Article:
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Does Telstra Corporation Limited's (ASX:TLS) P/E Ratio Signal A Buying Opportunity?

Simply Wall St

Today, we'll introduce the concept of the P/E ratio for those who are learning about investing. We'll show how you can use Telstra Corporation Limited's (ASX:TLS) P/E ratio to inform your assessment of the investment opportunity. Telstra has a P/E ratio of 19.91, based on the last twelve months. That is equivalent to an earnings yield of about 5.0%.

See our latest analysis for Telstra

How Do I Calculate Telstra's Price To Earnings Ratio?

The formula for price to earnings is:

Price to Earnings Ratio = Share Price ÷ Earnings per Share (EPS)

Or for Telstra:

P/E of 19.91 = A$3.61 ÷ A$0.18 (Based on the trailing twelve months to June 2019.)

Is A High Price-to-Earnings Ratio Good?

A higher P/E ratio implies that investors pay a higher price for the earning power of the business. That isn't a good or a bad thing on its own, but a high P/E means that buyers have a higher opinion of the business's prospects, relative to stocks with a lower P/E.

How Does Telstra's P/E Ratio Compare To Its Peers?

The P/E ratio indicates whether the market has higher or lower expectations of a company. If you look at the image below, you can see Telstra has a lower P/E than the average (30.9) in the telecom industry classification.

ASX:TLS Price Estimation Relative to Market, September 8th 2019

Telstra's P/E tells us that market participants think it will not fare as well as its peers in the same industry. Since the market seems unimpressed with Telstra, it's quite possible it could surprise on the upside. If you consider the stock interesting, further research is recommended. For example, I often monitor director buying and selling.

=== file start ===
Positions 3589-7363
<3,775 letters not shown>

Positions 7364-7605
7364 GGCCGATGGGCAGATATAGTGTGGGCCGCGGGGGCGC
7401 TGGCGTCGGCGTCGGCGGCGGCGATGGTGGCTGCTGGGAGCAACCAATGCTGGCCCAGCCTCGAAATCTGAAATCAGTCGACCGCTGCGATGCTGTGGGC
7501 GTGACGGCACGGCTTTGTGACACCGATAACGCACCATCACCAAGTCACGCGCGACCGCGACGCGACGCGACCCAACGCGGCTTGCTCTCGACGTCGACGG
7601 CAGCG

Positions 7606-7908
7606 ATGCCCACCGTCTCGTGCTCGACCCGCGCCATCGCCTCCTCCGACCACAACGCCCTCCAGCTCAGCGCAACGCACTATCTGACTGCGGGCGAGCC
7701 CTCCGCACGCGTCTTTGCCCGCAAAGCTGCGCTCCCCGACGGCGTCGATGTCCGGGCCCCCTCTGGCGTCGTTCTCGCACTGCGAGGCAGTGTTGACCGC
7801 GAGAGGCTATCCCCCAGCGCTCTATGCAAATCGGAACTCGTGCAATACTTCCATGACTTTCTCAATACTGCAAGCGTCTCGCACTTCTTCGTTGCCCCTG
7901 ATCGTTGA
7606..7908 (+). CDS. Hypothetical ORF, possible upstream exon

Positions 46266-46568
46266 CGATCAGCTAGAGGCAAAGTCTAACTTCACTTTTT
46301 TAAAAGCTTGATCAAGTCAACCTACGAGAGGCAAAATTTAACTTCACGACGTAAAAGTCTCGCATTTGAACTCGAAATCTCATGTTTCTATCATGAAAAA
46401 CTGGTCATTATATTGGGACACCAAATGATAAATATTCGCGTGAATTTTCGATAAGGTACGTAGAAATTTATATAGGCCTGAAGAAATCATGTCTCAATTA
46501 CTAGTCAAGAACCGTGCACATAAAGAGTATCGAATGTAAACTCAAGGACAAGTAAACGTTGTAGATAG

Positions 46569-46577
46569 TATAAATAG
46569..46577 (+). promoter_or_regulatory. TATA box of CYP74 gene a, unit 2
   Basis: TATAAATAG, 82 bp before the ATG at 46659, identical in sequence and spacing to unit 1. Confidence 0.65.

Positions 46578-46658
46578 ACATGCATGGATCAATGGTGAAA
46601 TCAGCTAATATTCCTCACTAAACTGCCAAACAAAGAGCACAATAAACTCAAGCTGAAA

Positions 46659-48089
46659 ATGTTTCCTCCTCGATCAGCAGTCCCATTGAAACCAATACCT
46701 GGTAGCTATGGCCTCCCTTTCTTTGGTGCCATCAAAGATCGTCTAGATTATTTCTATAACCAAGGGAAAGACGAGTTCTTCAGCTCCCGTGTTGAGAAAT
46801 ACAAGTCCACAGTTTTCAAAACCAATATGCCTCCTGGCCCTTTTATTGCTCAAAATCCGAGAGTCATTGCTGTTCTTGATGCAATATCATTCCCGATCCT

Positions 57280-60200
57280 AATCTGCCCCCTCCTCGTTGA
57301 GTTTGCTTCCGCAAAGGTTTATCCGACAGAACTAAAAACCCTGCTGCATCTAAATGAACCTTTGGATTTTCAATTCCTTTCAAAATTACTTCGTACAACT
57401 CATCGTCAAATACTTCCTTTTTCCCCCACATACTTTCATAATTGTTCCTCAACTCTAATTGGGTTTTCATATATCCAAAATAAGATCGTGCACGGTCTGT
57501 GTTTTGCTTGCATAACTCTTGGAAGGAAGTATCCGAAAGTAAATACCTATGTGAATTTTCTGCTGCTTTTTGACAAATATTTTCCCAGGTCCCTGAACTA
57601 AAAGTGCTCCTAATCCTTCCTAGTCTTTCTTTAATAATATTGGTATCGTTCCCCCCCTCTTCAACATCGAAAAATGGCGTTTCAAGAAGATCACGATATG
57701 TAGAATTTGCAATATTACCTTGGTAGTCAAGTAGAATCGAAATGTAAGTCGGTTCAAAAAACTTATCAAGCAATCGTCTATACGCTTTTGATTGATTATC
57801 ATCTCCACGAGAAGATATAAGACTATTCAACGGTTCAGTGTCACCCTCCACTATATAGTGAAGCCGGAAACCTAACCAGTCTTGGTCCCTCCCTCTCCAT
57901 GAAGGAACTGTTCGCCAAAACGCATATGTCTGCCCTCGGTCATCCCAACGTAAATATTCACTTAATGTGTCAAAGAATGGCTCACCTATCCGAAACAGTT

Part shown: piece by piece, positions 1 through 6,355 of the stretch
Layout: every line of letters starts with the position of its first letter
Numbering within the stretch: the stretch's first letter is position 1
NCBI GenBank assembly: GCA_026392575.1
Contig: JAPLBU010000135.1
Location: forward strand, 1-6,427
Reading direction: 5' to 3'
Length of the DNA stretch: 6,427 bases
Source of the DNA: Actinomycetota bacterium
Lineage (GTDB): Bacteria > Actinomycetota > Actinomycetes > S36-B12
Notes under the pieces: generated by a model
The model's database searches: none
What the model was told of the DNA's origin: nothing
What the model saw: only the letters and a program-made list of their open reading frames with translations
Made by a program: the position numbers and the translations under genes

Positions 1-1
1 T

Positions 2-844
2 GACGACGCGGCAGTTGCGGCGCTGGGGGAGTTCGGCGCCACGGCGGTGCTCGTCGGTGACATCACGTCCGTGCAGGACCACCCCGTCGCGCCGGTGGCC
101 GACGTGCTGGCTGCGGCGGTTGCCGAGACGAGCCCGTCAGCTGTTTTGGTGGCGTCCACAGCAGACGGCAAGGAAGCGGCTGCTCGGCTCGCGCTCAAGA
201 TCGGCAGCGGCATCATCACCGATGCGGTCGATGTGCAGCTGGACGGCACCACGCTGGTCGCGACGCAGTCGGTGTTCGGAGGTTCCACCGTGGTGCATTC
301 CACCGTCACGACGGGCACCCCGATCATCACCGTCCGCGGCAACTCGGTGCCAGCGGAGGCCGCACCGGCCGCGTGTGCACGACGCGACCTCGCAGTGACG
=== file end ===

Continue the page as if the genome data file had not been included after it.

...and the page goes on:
How Growth Rates Impact P/E Ratios

Companies that shrink earnings per share quickly will rapidly decrease the 'E' in the equation. That means unless the share price falls, the P/E will increase in a few years. So while a stock may look cheap based on past earnings, it could be expensive based on future earnings.

Telstra saw earnings per share decrease by 40% last year. And EPS is down 13% a year, over the last 5 years. This might lead to muted expectations.

Don't Forget: The P/E Does Not Account For Debt or Bank Deposits

One drawback of using a P/E ratio is that it considers market capitalization, but not the balance sheet. In other words, it does not consider any debt or cash that the company may have on the balance sheet. Theoretically, a business can improve its earnings (and produce a lower P/E in the future) by investing in growth. That means taking on debt (or spending its cash).

Such spending might be good or bad, overall, but the key point here is that you need to look at debt to understand the P/E ratio in context.

So What Does Telstra's Balance Sheet Tell Us?

Telstra has net debt equal to 39% of its market cap. While it's worth keeping this in mind, it isn't a worry.

The Bottom Line On Telstra's P/E Ratio

Telstra trades on a P/E ratio of 19.9, which is above its market average of 17.2. With a bit of debt, but a lack of recent growth, it's safe to say the market is expecting improved profit performance from the company, in the next few years.

Investors should be looking to buy stocks that the market is wrong about. If the reality for a company is better than it expects, you can make money by buying and holding for the long term. So this free visualization of the analyst consensus on future earnings could help you make the right decision about whether to buy, sell, or hold.

Of course, you might find a fantastic investment by looking at a few good candidates. So take a peek at this free list of companies with modest (or no) debt, trading on a P/E below 20.

We aim to bring you long-term focused research analysis driven by fundamental data. Note that our analysis may not factor in the latest price-sensitive company announcements or qualitative material.

If you spot an error that warrants correction, please contact the editor at editorial-team@simplywallst.com. This article by Simply Wall St is general in nature. It does not constitute a recommendation to buy or sell any stock, and does not take account of your objectives, or your financial situation. Simply Wall St has no position in the stocks mentioned. Thank you for reading.